RFPs, government procurement offices and contract renewals may require certifications with a specific cloud provider, like AWS or Microsoft Azure, as well.

It's all challenging to keep up with and time-consuming to manage. But if an organization can’t deliver the certifications their customers demand and their industry requires, they may miss out on significant revenue opportunities.

Robust IT Compliance Puts You in Control

Where does your company stand in each of these areas? If you’re using disconnected manual processes, you won’t be able to answer this question in a timely manner. And without a plan in place for achieving visibility, even as the landscape changes, you’ll waste time and resources trying to keep up.

To bring order to the chaos, organizations need to take control, and here’s where a robust IT compliance program comes in. What does such an initiative look like? Think of an IT compliance program like a four-legged stool, enabling your company to:

See what’s going on: Better decision-making starts with visibility of relevant regulations, company operations and how the two match up. Ideally this view is grounded in data and delivered in real time to leadership in a streamlined fashion, making their job of strategy and oversight easier.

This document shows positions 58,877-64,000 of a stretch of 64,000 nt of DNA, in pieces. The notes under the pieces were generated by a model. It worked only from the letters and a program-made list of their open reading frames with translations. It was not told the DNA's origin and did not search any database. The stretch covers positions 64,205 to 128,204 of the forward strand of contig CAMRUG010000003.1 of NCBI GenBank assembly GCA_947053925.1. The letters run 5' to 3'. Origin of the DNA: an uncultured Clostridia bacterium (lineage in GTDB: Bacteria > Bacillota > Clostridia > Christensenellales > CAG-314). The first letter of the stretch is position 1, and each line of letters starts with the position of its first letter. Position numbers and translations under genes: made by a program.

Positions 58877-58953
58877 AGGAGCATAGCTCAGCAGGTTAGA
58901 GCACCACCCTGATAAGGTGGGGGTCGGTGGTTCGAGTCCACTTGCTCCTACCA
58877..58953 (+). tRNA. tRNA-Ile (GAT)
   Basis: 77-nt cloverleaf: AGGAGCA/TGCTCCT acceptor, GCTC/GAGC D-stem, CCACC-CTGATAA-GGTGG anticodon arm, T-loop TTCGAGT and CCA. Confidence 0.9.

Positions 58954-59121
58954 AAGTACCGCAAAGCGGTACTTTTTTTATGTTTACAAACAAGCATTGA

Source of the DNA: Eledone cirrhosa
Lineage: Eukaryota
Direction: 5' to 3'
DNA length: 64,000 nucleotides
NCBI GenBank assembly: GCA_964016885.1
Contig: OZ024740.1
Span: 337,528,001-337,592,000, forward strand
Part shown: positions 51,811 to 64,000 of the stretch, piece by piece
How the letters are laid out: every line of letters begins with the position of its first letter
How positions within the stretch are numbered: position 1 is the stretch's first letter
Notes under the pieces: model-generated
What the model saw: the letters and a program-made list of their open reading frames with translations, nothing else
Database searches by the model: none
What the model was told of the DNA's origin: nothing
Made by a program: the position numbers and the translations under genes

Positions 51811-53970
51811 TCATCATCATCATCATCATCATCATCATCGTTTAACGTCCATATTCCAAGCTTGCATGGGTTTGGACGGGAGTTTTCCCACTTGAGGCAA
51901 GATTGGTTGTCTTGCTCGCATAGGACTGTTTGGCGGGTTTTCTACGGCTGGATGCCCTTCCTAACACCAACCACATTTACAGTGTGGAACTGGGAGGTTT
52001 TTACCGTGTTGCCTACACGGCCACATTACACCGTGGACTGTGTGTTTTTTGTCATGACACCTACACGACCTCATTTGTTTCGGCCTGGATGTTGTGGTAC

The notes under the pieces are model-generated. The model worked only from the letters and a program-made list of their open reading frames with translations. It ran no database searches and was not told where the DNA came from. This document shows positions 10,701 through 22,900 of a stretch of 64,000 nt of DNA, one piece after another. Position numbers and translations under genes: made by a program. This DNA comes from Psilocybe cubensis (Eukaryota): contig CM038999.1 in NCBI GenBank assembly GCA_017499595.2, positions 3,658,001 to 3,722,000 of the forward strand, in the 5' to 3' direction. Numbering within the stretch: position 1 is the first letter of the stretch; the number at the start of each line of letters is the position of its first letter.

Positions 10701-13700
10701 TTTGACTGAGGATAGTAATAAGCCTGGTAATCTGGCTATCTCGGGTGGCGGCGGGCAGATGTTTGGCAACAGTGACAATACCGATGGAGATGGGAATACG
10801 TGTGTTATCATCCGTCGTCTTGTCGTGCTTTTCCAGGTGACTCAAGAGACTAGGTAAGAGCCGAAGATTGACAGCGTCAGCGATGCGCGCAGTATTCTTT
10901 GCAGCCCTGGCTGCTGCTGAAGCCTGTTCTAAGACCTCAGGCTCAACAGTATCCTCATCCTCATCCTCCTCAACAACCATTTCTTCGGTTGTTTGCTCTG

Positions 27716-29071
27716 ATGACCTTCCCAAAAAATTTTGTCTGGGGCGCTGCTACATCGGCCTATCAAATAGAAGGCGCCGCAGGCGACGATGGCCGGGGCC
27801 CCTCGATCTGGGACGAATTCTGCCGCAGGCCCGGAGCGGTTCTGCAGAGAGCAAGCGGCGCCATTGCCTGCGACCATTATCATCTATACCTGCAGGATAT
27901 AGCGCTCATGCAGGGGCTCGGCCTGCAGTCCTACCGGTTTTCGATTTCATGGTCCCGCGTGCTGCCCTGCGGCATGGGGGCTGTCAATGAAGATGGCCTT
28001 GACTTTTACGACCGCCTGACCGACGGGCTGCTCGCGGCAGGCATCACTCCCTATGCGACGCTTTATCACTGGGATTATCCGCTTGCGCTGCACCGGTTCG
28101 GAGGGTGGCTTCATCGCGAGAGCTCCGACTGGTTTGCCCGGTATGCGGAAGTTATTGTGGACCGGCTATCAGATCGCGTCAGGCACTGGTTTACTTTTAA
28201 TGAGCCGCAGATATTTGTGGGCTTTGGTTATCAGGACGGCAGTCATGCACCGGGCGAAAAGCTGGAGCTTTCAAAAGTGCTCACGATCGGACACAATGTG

Do more, faster: Improved efficiency is another cornerstone of IT compliance. In an area with myriad manual andrepetitive tasks, automated workflows can save invaluable buckets of time, freeing up labor and resources for more strategic initiatives. So can a common controls framework (CCF). As the name implies, a CCF helps organizations “kill several compliance birds with one stone” by identifying what various policies have in common and bringing the overlap together into a streamlined framework. This empowers organizations to build a process, application form or report once, then reuse it as similar requirements emerge. 

Stay accountable: Externally, auditors want to see accurate records that align with regulatory requirements. Internally, leadership and finance want a view into IT resources against risk and ROI. A robust IT compliance program can help you deliver both accurate and timely data.

Seize opportunity: As more customers seek companies with individual and firm-wide security and privacy certifications, a robust IT compliance program can help you sharpen your competitive edge in this area, wrangling the details as to the latest in-demand standards and how your operations are measuring up.

The Right Technology Can Help

Technology solutions can help turn these words into actions for your enterprise. Such applications can bring ease to cumbersome IT compliance processes and build confidence that your company is checking the right boxes at the right times, even as these checklists grow and change.

Look for:

  • A centralized platform that scales with your needs
  • Automated workflows and processes
  • The ability to apply a common controls framework for security certifications, and reuse controls multiple times after they’ve been built
  • Dashboards that offer executive leadership deep visibility into systems, certifications and gaps

Diligent IT Compliance was designed with today’s challenges and an evolving regulatory landscape in mind. To learn more about what it can do for your organization, request a demo today.